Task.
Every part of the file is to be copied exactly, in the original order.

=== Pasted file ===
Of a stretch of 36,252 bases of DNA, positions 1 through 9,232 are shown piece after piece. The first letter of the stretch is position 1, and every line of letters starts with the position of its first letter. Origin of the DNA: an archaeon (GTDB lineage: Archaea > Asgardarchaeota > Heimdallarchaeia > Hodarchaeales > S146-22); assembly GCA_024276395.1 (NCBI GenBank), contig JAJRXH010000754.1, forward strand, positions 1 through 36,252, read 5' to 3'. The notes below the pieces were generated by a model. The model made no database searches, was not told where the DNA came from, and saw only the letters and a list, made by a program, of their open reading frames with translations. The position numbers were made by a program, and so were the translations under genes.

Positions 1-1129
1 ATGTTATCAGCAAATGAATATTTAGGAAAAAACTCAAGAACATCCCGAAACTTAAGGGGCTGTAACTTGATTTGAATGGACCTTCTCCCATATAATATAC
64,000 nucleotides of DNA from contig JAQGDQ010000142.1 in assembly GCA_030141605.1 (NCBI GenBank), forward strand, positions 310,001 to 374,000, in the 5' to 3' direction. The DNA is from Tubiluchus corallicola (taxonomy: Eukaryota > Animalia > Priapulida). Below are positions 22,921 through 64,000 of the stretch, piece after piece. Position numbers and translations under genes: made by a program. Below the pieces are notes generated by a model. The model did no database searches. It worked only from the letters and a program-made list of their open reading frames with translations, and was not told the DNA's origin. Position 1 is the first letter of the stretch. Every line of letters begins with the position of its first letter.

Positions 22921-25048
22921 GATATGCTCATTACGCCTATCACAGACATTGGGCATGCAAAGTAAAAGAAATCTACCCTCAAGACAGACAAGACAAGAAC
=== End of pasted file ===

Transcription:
Of a stretch of 36,252 bases of DNA, positions 1 through 9,232 are shown piece after piece. The first letter of the stretch is position 1, and every line of letters starts with the position of its first letter. Origin of the DNA: an archaeon (GTDB lineage: Archaea > Asgardarchaeota > Heimdallarchaeia > Hodarchaeales > S146-22); assembly GCA_024276395.1 (NCBI GenBank), contig JAJRXH010000754.1, forward strand, positions 1 through 36,252, read 5' to 3'. The notes below the pieces were generated by a model. The model made no database searches, was not told where the DNA came from, and saw only the letters and a list, made by a program, of their open reading frames with translations. The position numbers were made by a program, and so were the translations under genes.

Positions 1-1129
1 ATGTTATCAGCAAATGAATATTTAGGAAAAAACTCAAGAACATCCCGAAACTTAAGGGGCTGTAACTTGATTTGAATGGACCTTCTCCCATATAATATAC
64,000 nucleotides of DNA from contig JAQGDQ010000142.1 in assembly GCA_030141605.1 (NCBI GenBank), forward strand, positions 310,001 to 374,000, in the 5' to 3' direction. The DNA is from Tubiluchus corallicola (taxonomy: Eukaryota > Animalia > Priapulida). Below are positions 22,921 through 64,000 of the stretch, piece after piece. Position numbers and translations under genes: made by a program. Below the pieces are notes generated by a model. The model did no database searches. It worked only from the letters and a program-made list of their open reading frames with translations, and was not told the DNA's origin. Position 1 is the first letter of the stretch. Every line of letters begins with the position of its first letter.

Positions 22921-25048
22921 GATATGCTCATTACGCCTATCACAGACATTGGGCATGCAAAGTAAAAGAAATCTACCCTCAAGACAGACAAGACAAGAAC